The ‘Hillbilly Elegy’ author’s Trumpian transformation is complete
By Skylar Baker-Jordan
I want to start off by apologizing. I’m sure you are sick of hearing about J.D. Vance. After five years of him pretending to speak for a region he’s never lived in, I can understand if you’d be happy never to hear his name again. I get it. Still, I think we need to talk about J.D. at least one last time.
In a development that we should have all seen coming, the worst of Appalachia has endorsed a pretender to our region. “I am so honored to have Marjorie’s support,” Vance—who is running for the Republican nomination for Senate in his native Ohio—said last month, accepting the endorsement of far-right Congresswoman Marjorie Taylor Greene (who, sadly, does represent an Appalachian district).
To those who elevated Vance to the national stage upon the publication of his 2016 memoir “Hillbilly Elegy,” this may be a shocking development. After all, Vance publicized his book in television appearances and on social media by positioning himself as an anti-Trumpian bootstrapper who was forlorn that “his people” were falling for a bigoted huckster. “Trump makes people I care about afraid. Immigrants, Muslims, etc.,” he said in a now-deleted tweet from 2016. “Because of this I find him reprehensible. God wants better of us.”
In their rush to understand just why white working-class people, especially in the coal fields of Central Appalachia, were “voting against their interests,” the liberal media decided asking them was too gauche. Instead, it elevated a charlatan and opportunist with deep ties to the very oligarchs he now condemns.
Indeed, if the national media bothered to listen to anyone from Appalachia, they would have known that Vance was very obviously a fraud. Those of us who come from Appalachia saw through his schtick right away. To begin with, Vance never lived a day of his life in the hills and hollows of Eastern Kentucky, from where his family and mine both hail. He instead grew up in Middletown, Ohio—a suburb of Cincinnati—and spent a few weeks every year visiting relations down home.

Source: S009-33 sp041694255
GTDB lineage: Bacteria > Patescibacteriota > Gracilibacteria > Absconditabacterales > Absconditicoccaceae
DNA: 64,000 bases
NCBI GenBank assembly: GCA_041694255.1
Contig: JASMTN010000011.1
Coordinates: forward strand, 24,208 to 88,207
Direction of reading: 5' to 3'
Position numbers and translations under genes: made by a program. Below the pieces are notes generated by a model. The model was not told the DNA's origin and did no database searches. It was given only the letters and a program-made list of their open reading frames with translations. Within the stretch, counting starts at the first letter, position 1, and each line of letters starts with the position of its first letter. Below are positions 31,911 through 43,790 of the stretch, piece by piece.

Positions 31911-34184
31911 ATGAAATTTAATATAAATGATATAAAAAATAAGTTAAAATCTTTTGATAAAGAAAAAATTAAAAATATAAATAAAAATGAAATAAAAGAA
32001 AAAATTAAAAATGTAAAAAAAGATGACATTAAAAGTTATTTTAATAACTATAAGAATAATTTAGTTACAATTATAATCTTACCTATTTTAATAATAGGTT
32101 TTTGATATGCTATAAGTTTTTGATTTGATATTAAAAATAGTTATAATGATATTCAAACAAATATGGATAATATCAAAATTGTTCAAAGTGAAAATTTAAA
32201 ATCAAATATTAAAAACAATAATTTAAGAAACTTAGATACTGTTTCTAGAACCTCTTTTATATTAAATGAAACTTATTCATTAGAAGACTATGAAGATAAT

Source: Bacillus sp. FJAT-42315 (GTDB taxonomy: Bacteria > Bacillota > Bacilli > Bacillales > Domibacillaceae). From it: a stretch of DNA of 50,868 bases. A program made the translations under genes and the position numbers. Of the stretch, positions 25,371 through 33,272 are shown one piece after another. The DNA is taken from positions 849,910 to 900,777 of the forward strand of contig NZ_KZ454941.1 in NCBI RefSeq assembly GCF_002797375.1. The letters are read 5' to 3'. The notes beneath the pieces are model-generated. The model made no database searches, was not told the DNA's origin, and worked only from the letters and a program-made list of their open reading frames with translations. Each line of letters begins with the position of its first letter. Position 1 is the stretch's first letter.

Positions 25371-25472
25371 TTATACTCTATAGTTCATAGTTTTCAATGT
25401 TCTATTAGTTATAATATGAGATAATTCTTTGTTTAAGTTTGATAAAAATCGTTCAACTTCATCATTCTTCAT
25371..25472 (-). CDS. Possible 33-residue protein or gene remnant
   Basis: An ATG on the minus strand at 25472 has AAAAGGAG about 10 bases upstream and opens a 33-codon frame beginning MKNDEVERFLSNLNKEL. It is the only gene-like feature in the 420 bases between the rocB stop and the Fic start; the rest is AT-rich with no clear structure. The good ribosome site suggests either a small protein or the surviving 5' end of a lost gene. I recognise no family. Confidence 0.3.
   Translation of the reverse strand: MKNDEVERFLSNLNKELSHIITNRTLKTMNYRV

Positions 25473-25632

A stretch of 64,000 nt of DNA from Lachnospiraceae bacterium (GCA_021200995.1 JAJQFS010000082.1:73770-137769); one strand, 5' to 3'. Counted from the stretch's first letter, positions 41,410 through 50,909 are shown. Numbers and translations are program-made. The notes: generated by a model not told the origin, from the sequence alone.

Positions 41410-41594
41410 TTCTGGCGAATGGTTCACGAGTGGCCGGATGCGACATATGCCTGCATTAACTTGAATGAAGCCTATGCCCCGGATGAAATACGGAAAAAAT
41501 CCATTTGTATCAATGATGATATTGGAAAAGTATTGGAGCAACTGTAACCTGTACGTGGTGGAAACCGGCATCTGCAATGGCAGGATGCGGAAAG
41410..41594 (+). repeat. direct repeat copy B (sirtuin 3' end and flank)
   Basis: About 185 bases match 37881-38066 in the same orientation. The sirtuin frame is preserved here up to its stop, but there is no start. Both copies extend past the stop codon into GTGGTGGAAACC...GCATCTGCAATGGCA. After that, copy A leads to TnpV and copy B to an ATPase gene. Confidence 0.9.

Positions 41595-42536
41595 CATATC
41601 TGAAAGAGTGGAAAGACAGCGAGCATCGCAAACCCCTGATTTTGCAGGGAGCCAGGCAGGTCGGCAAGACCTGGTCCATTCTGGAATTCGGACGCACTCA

There’s no shame in this; I grew up thirty minutes from Vance in Dayton, Ohio, and spent summers visiting relations in Leslie County, Kentucky, which was thirty minutes from Vance’s family in Breathitt County. Unlike Vance, though, I eventually moved to this region. I graduated high school and college in Kentucky. I now live in East Tennessee. And the one thing I have heard from everyone—right, left and center—is that no one ever asked J.D. Vance to speak for us.
Vance took his uniquely dysfunctional family and made them into caricatures, avatars of the hillbillies he denigrates as pathologically lazy, violent and dependent on handouts. That there are plenty of people with substance use disorders in Appalachia is no secret—the pharmaceutical industry made sure of that by aggressively targeting people who perform literal backbreaking labor in our region—but his abusive grandparents, ill mother and absentee father are beyond what most Appalachians will recognize.
Using his singular experience to draw broad generalizations about a region and people he never knew beyond his own extended family is—to borrow a word Vance and his newfound fellow travelers will be familiar with—deplorable. It is also wrong.
Writing in his essay “Black Hillbillies Have No Time for Elegies,” William H. Turner points out that many Black people from his home in Harlan County went on to successful middle- and upper-class careers. “If Black hillbillies can make it in America,” Turner asks, “then what’s Vance’s family’s excuse?”
Vance actually answers this question in his book, pathologizing the culture of the “Scotch-Irish” who make up Appalachia and blaming the clannish blood of Scottish highlanders for the plight of modern society. I’m not buying it, though, and neither is Turner. “In a capitalist economy, the choices of government policy makers and the corporations that lobby politicians play a large role in both creating and maintaining poverty,” Turner writes.
The pharmaceutical industry which pumped our people full of opioids, the extraction economy which destroyed our mountains and drove our workers north to find employment, the lack of a social safety net—these are all choices made by policymakers and capital. Yes, Appalachians have agency, but only within the same economic system as the rest of the country.